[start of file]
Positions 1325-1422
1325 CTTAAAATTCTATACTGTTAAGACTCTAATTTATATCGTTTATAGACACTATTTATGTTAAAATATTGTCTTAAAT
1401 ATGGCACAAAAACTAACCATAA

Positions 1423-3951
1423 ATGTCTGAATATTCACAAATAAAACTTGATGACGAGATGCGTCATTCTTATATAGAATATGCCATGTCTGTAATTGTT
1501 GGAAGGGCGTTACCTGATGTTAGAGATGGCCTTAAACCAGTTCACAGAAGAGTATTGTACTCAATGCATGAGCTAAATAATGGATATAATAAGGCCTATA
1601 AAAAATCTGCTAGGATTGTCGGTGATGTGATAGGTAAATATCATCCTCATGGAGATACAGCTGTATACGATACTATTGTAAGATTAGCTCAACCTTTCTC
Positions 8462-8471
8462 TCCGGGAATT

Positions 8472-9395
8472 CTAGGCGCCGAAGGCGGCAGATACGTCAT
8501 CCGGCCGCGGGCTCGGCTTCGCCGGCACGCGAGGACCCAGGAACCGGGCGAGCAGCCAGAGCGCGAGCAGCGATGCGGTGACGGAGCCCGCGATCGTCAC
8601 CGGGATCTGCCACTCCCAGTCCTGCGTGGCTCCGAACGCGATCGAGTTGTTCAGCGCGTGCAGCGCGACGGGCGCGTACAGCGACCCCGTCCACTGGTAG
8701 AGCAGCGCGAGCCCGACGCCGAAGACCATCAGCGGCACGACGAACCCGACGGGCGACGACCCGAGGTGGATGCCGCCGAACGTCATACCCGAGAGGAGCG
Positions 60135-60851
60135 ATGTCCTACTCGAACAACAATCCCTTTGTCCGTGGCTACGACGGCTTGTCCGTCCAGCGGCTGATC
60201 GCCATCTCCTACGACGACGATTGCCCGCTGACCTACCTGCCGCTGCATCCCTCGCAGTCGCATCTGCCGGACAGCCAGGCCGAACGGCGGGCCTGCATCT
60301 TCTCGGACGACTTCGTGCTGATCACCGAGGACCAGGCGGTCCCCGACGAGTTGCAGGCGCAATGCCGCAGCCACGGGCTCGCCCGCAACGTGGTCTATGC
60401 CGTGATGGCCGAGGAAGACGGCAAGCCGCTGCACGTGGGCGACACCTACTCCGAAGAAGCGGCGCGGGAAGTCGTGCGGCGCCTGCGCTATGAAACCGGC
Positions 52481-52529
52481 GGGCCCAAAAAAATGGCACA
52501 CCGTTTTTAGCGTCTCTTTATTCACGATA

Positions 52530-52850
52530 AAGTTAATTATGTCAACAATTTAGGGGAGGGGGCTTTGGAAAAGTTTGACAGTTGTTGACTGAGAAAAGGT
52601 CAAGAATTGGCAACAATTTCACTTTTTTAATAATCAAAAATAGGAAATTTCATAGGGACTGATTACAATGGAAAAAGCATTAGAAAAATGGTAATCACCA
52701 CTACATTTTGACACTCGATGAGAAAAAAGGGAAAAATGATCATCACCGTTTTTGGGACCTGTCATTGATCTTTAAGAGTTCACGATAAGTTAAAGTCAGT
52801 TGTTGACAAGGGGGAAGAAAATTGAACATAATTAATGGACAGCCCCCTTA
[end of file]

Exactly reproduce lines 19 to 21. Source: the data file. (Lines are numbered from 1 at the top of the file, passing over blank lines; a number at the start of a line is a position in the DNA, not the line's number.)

60401 CGTGATGGCCGAGGAAGACGGCAAGCCGCTGCACGTGGGCGACACCTACTCCGAAGAAGCGGCGCGGGAAGTCGTGCGGCGCCTGCGCTATGAAACCGGC
Positions 52481-52529
52481 GGGCCCAAAAAAATGGCACA